• Senior synonym of pannonica: Wilson, 1955a: 77; Radchenko, 2016: 362.
    • Material of the unavailable names alienoamericanus, flavidus, turkmenus referred here by Wilson, 1955a: 77.

Type Material

Wilson (1955) - Dr. H. Bischoff has informed me that no syntypes of Lasius alienus can be located in the Foerster Collection in the Berlin Museum. What may be part of the type series has been found instead in the Mayr Collection and lent me by Dr. M. Beier. This consists of two pins, one holding two workers and the other a single male, labelled "Aach. Forst/Las. alienus det. Mayr." The workers are identifiable as typical alienus.

Unless otherwise noted the text for the remainder of this section is reported from the publication that includes the original description.



Wilson (1955) - Within the PW range of 0.53-0.70 mm., the seta count is always less than 20 and usually less than 10. The seta count is strongly allometric, making it advisable to determine individual specimens by comparing them with the regression zones of Figure 6. In Europe the regression zones of Lasius niger and Lasius alienus are parallel but well segregated; the alienus line is set so that the great majority of workers have seta counts of less than 5, while most niger exceed 20. In eastern Asia, on the other hand, alienus evidently becomes scarcer, and the niger zone shifts down and forward to become contiguous with that of alienus. As a result, a small number of individuals cannot be safely determined to either species.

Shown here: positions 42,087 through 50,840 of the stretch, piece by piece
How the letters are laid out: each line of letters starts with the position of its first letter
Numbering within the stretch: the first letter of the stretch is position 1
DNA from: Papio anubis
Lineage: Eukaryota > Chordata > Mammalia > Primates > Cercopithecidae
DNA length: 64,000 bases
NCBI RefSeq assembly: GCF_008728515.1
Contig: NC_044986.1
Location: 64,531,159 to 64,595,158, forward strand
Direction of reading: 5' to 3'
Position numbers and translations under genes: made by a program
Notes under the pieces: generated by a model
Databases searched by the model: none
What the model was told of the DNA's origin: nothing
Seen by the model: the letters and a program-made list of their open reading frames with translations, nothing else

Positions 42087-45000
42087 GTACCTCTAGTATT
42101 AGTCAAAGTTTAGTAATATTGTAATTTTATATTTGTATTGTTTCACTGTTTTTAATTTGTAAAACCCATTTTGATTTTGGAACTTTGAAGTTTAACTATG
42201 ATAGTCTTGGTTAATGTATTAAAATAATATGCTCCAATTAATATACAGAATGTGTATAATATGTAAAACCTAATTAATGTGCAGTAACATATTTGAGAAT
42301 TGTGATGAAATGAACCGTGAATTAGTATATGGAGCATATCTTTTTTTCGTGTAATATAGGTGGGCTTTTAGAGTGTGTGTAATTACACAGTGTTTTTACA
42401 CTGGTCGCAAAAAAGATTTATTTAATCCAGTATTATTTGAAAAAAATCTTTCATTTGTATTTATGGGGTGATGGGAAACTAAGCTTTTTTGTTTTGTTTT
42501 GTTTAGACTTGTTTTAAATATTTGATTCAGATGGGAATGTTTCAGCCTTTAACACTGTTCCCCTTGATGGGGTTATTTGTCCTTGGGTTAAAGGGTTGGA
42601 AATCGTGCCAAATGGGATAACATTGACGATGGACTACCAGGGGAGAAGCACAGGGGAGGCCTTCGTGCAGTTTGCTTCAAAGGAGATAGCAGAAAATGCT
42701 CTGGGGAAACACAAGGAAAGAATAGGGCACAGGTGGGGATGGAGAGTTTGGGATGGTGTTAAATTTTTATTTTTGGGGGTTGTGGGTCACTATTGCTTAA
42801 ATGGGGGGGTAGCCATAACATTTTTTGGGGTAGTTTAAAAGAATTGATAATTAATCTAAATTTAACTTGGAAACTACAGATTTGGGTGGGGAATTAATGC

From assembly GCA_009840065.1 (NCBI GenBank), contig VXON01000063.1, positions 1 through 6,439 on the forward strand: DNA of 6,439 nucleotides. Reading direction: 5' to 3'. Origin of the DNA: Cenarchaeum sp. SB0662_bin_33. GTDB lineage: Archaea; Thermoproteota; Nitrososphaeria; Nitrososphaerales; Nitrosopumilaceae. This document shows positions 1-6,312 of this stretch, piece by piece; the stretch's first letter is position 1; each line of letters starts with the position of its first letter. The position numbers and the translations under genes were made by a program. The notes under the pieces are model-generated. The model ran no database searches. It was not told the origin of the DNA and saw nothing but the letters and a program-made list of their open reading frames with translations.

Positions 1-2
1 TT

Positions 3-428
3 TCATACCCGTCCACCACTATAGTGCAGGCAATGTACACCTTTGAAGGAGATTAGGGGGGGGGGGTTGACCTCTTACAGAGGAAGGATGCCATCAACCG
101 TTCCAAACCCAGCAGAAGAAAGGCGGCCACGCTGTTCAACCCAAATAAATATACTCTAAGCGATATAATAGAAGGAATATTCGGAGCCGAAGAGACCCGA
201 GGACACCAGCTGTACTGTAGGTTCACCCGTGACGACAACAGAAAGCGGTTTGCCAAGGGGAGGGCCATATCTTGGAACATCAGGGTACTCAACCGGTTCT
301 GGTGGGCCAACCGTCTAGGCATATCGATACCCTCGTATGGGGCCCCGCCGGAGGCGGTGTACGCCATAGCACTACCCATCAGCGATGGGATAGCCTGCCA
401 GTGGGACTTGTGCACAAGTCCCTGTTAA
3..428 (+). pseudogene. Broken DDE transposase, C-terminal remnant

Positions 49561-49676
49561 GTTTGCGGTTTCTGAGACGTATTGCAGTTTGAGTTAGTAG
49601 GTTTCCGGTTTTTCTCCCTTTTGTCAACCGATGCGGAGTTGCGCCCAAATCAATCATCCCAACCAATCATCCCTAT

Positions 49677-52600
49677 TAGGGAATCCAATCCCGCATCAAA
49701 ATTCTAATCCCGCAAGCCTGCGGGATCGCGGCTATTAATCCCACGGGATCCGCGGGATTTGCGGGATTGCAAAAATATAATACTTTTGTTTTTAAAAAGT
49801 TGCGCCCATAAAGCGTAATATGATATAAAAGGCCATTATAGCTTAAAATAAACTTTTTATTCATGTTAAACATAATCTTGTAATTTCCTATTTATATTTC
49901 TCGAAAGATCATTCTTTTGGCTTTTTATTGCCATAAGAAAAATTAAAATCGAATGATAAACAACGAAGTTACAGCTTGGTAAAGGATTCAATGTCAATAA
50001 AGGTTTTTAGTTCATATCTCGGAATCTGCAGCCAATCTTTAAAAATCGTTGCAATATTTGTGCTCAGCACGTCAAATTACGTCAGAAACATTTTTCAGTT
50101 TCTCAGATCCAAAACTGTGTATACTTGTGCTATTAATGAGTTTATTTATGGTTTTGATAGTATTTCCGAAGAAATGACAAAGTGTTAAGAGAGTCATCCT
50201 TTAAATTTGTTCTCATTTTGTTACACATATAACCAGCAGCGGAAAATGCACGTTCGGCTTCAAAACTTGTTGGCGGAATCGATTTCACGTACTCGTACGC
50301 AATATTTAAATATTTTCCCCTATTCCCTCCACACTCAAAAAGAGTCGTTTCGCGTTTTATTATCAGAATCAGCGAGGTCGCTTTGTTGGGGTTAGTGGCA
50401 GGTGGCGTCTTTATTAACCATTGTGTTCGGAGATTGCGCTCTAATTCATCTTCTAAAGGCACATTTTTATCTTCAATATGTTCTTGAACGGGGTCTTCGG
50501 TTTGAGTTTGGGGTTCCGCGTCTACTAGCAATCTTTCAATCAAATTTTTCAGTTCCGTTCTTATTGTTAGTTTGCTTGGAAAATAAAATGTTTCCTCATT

Size ranging and averaging smaller than in niger. In a sample of 147, with no more than 2 per nest series, mean with standard error 0.56 ± 0.004 mm., standard deviation 0.054 mm, Color averaging lighter than niger, although total variation in both species shows complete overlap.


Wilson (1955) - Seta count never exceeding 10 and usually 0.

Size averaging smaller than niger when the North American populations are included.


Wilson (1955) - Seta count almost always 0.

Size range about the same as in Lasius niger and showing parallel geographic variation. Mandibles typically of niger type, but in two series (Engadin, Switzerland, Kutter leg. and Coll., Hornet, Beltrami Co., Minn., A. Achenbach leg., G. C. Wheeler Coll.) the mandible type is closer to the intermediate type of Lasius brunneus. Subgenital plate showing the same wide variation as in Lasius niger; series from Godinne, Belgium (A. Raignier leg.; MCZ) and the Engadin Valley, Switzerland (Kutter) encompass within themselves the full variation from the unilobed to bilobed condition.


  • n = 15, 2n = 30 (Germany; Switzerland) (Hauschteck-Jungen & Jungen, 1983) (n=14 was also reported, Lorite and Palomeque 2010 suggested that such karyotype is due Robertsonian polymorphism).
  • 2n = 28 (Switzerland) (Hauschteck, 1962).